Incomplete Tyne Tees Television autobiographical documentary by George Scott, British author, television commentator, broadcaster, journalist and Liberal Party politician, born and raised in Middlesbrough. Scott guides us around the town and industries of Middlesbrough recalling his childhood memories and working life, and also explaining his move into politics. This programme was an edition of the series World of My Own, broadcast on 5 June, 1969.
A promotional film by Turners Film Unit for the North East Development Council, which records the North East’s recent industrial, commercial, social and cultural successes to encourage businesses and families to move to the region. Includes footage of education, art and entertainment, shopping, and industry from Northumberland down to Tees Valley.
A documentary film produced by Turners of Newcastle for Dorman Long & Co. Ltd of Middlesbrough to commemorate the last shift at the North Skelton iron ore mine in Cleveland. Footage includes scenes of the extraction of iron ore underground.
A social record of shipyard labour, this documentary follows the construction, launch and fitting out of the “London Prestige” tanker at the Furness Shipbuilding yards on the River Tees, Haverton Hill. A professional voice-over, rousing music and poetry inject a sense of heroism and romance.
Amateur cine club record of the Dorman Long built Tees (Newport) Bridge in Middlesbrough as it nears completion in October 1933, and of the official opening ceremony of the bridge on 28 February 1934, conducted by the Duke and Duchess of York, (later King George VI and Queen Elizabeth, The Queen Mother.) The film was made by Middlesbrough dentist and amateur filmmaker Tom H. Brown with his Teesside Cine Club colleague, W. Maxwell.
Industrial film produced in 1932 that records the process of steel production, from the quarrying of ironstone and limestone to the manufacture of steel at the Teesside blast furnaces and foundry of Dorman Long, on the south bank of the River Tees in Middlesbrough. This film was commissioned by Dorman Long to document the processes involved in producing the steel for the construction of the Sydney Harbour Bridge.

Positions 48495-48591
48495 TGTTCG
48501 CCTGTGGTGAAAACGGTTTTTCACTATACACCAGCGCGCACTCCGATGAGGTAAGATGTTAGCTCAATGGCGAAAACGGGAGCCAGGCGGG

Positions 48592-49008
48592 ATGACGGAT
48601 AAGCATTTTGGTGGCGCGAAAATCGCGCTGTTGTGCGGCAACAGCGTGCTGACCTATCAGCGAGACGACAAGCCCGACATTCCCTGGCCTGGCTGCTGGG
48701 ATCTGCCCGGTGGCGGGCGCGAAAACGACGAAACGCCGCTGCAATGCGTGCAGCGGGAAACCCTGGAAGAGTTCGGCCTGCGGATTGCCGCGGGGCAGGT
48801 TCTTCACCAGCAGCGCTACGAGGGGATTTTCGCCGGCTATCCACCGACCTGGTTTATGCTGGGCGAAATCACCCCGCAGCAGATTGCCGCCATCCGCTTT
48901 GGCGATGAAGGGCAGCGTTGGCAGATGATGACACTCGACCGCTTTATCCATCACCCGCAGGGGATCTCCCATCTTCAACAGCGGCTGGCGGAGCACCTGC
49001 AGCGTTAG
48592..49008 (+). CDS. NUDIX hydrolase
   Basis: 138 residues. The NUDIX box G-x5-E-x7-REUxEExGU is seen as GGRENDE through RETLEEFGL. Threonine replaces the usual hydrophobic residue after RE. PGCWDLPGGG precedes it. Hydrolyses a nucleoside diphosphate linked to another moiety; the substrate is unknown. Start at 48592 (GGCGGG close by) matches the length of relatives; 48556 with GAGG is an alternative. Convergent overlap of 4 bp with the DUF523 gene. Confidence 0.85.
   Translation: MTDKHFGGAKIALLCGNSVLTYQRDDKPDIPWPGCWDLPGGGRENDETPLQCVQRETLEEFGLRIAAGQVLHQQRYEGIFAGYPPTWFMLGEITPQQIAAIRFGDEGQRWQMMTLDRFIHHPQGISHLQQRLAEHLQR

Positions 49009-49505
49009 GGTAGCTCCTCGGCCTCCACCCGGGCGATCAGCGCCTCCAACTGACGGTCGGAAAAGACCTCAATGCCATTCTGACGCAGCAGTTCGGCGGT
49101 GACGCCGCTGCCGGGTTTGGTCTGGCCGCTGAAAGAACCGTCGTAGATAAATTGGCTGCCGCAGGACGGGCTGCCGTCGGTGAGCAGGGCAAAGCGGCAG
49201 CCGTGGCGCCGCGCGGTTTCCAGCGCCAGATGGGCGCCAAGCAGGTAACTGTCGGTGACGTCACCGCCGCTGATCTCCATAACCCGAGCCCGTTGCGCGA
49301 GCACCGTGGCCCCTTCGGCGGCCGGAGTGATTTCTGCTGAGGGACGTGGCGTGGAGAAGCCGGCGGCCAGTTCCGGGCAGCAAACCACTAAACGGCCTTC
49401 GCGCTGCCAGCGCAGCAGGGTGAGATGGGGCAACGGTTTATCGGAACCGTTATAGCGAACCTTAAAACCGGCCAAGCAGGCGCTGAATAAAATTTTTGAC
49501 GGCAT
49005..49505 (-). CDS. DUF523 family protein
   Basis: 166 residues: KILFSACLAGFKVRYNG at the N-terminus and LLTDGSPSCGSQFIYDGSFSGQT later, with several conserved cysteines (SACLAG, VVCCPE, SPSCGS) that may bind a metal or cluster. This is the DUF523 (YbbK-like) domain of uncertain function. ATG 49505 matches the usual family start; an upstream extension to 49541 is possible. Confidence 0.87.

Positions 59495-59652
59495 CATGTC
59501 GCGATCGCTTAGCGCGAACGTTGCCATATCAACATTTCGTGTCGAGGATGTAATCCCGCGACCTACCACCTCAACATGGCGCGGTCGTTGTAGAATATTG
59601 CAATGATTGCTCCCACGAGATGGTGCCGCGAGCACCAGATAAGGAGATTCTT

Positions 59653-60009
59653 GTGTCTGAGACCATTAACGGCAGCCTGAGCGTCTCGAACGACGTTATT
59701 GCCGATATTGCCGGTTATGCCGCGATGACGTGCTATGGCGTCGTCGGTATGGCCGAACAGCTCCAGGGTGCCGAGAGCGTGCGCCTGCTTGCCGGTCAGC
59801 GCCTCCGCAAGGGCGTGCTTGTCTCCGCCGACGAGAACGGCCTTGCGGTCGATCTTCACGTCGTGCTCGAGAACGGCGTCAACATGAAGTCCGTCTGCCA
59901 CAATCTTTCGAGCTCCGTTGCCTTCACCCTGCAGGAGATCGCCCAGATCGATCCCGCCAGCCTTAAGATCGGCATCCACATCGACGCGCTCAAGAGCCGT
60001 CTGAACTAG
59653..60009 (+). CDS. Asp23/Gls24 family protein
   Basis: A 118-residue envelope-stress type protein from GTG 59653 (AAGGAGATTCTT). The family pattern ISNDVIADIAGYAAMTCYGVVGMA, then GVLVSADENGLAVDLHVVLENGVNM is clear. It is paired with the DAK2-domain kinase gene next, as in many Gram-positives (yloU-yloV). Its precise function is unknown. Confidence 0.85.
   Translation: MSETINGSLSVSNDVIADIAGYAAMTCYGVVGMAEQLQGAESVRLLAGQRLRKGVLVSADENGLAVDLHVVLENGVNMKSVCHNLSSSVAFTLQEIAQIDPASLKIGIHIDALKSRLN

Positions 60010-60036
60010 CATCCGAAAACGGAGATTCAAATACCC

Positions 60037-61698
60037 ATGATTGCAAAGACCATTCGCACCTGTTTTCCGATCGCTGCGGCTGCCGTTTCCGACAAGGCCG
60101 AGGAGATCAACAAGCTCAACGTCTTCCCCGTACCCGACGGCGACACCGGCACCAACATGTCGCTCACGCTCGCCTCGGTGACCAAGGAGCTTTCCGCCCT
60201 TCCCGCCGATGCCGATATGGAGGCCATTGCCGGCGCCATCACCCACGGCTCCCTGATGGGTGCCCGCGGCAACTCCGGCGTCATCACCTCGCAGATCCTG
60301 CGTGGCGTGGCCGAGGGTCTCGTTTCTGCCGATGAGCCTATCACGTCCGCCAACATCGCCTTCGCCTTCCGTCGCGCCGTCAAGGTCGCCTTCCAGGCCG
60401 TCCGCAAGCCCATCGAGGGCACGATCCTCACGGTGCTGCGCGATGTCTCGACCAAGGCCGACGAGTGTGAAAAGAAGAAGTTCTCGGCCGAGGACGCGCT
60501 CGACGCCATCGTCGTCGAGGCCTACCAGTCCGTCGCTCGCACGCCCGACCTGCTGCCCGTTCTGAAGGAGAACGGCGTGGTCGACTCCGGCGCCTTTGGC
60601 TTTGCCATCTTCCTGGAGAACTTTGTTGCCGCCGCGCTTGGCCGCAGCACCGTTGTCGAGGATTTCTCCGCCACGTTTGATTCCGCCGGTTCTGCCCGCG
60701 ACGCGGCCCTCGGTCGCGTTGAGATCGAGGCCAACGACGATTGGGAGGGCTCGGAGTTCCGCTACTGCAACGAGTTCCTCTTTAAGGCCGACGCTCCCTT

A group of retired workers revisit Skinningrove Works, an iron and steel plant, to observe new machinery and processes in action on the factory floor.
A Turner Film Unit sponsored film for Robert Bowran demonstrating the manufacture and packaging of Bowran Paints in Pelaw, Gateshead, and its uses. These include the painting of ships at Teesport (now PD Ports), the Tyne Bridge in Newcastle and the Tees Newport Bridge in Middlesbrough, Dunston Power Station in Gateshead, the exterior of the Stork Margarine Works in Bromborough on the Wirral, and the Loch Sloy Hydro-Electric Scheme situated on the west bank of Loch Lomond, Scotland. This promotional film also features good footage of the steel-making process (possibly at the Shotton Steel Works in North Wales and also at Scunthorpe at John Lysaght's Normanby steelworks, part of Guest, Keen and Nettlefolds.). [Note that footage of steel production and interior at Dunston Power Station have been speeded up in this Turners production.]
This film looks at the demolition of Gjers Mills Ironworks (Ayresome Ironworks), one of many of the large ironworks that were operating along the Tees at Middlesbrough during the late 19th century and the first half of the 20th century.
An account of the fabrication of Britain's first permanent steel oil production righ. Shows the preparation of the yard where the rig was built, and traces its construction through to the float out and sinking in BP's Forties oil field.
Amateur film produced as a background film for the teaching of geography. It looks at the development of Middlesbrough following the discovery of ironstone in the Eston Hills, near Middlesbrough.
A film made at the newly completed Lackenby works of Dorman Long & Co. Ltd at Middlesbrough. Filmed in two parts the film shows the two stage process of steel production from ingot to finished product.
The final of a three part Tyne Tees Television documentary presented by Mike Neville, in which he journeys down the Tees. The journey takes in the source of the river and follows the it's progress through wild countryside, small villages and towns, showing how the river Tees has contributed to peoples lives and industry. The film finally reaches the mouth of the river on the east coast where towns such as Yarm, Stockton and Middlesbrough have over the years been historic ports and the site of major heavy industries on both the north and south sides of the Tees. This edition was originally transmitted on the 11 October 1962.